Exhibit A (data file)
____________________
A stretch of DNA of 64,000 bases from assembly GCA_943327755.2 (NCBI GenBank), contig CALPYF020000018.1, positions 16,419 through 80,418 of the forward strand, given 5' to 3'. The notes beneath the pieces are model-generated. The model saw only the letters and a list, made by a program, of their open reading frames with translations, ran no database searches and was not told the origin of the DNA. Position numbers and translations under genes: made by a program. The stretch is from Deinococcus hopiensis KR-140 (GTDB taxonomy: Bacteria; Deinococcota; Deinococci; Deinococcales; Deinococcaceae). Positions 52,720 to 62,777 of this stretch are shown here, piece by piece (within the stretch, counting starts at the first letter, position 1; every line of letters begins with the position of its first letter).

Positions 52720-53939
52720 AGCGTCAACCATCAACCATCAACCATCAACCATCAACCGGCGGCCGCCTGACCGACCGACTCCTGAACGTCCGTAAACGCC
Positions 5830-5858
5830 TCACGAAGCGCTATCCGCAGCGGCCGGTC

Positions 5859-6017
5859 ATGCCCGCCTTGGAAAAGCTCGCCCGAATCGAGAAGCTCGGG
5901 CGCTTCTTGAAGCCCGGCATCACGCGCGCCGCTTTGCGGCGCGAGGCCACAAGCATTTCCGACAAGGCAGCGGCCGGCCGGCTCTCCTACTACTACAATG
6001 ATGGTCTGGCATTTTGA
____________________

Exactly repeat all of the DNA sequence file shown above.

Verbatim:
A stretch of DNA of 64,000 bases from assembly GCA_943327755.2 (NCBI GenBank), contig CALPYF020000018.1, positions 16,419 through 80,418 of the forward strand, given 5' to 3'. The notes beneath the pieces are model-generated. The model saw only the letters and a list, made by a program, of their open reading frames with translations, ran no database searches and was not told the origin of the DNA. Position numbers and translations under genes: made by a program. The stretch is from Deinococcus hopiensis KR-140 (GTDB taxonomy: Bacteria; Deinococcota; Deinococci; Deinococcales; Deinococcaceae). Positions 52,720 to 62,777 of this stretch are shown here, piece by piece (within the stretch, counting starts at the first letter, position 1; every line of letters begins with the position of its first letter).

Positions 52720-53939
52720 AGCGTCAACCATCAACCATCAACCATCAACCATCAACCGGCGGCCGCCTGACCGACCGACTCCTGAACGTCCGTAAACGCC
Positions 5830-5858
5830 TCACGAAGCGCTATCCGCAGCGGCCGGTC

Positions 5859-6017
5859 ATGCCCGCCTTGGAAAAGCTCGCCCGAATCGAGAAGCTCGGG
5901 CGCTTCTTGAAGCCCGGCATCACGCGCGCCGCTTTGCGGCGCGAGGCCACAAGCATTTCCGACAAGGCAGCGGCCGGCCGGCTCTCCTACTACTACAATG
6001 ATGGTCTGGCATTTTGA